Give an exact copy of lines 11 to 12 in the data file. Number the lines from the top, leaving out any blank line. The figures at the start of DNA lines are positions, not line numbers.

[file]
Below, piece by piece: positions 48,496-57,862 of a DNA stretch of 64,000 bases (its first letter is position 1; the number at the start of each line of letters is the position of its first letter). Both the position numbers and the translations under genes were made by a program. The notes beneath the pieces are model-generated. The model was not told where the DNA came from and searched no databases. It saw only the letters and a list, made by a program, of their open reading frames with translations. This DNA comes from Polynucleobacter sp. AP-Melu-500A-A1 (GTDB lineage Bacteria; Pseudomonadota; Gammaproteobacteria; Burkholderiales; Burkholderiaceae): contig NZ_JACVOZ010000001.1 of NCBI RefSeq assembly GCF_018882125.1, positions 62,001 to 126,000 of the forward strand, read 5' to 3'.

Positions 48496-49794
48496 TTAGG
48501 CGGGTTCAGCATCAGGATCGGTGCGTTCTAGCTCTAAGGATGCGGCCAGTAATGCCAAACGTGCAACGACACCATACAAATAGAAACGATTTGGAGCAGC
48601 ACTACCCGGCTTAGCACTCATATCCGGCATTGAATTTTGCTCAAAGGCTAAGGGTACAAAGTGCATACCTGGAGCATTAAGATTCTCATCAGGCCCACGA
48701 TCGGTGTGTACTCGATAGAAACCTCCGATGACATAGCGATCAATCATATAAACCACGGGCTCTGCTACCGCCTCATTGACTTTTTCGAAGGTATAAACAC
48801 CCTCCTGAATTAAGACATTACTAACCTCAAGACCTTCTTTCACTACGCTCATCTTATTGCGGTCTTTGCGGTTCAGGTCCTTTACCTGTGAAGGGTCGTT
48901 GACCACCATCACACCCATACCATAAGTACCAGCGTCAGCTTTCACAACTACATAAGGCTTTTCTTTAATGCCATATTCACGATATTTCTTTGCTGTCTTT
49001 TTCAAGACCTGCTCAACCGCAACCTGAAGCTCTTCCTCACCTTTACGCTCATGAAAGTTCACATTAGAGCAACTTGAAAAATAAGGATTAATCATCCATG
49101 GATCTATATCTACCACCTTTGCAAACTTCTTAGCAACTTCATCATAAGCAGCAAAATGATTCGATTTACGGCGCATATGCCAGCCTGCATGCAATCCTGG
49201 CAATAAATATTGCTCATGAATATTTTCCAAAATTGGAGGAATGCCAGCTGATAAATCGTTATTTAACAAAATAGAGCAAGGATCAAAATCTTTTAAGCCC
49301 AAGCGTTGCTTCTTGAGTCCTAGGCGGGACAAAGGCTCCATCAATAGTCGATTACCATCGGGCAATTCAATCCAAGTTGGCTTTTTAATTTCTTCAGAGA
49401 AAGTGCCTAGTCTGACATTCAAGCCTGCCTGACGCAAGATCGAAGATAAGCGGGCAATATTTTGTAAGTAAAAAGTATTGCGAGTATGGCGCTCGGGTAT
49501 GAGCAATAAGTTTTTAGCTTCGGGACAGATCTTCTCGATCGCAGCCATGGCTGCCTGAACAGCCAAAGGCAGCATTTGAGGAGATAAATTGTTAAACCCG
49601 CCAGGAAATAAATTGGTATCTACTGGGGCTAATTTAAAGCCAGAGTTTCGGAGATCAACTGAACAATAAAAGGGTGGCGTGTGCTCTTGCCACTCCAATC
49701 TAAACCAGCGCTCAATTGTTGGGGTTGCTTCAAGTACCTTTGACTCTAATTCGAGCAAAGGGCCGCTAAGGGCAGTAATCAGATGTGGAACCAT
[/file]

49201 CAATAAATATTGCTCATGAATATTTTCCAAAATTGGAGGAATGCCAGCTGATAAATCGTTATTTAACAAAATAGAGCAAGGATCAAAATCTTTTAAGCCC
49301 AAGCGTTGCTTCTTGAGTCCTAGGCGGGACAAAGGCTCCATCAATAGTCGATTACCATCGGGCAATTCAATCCAAGTTGGCTTTTTAATTTCTTCAGAGA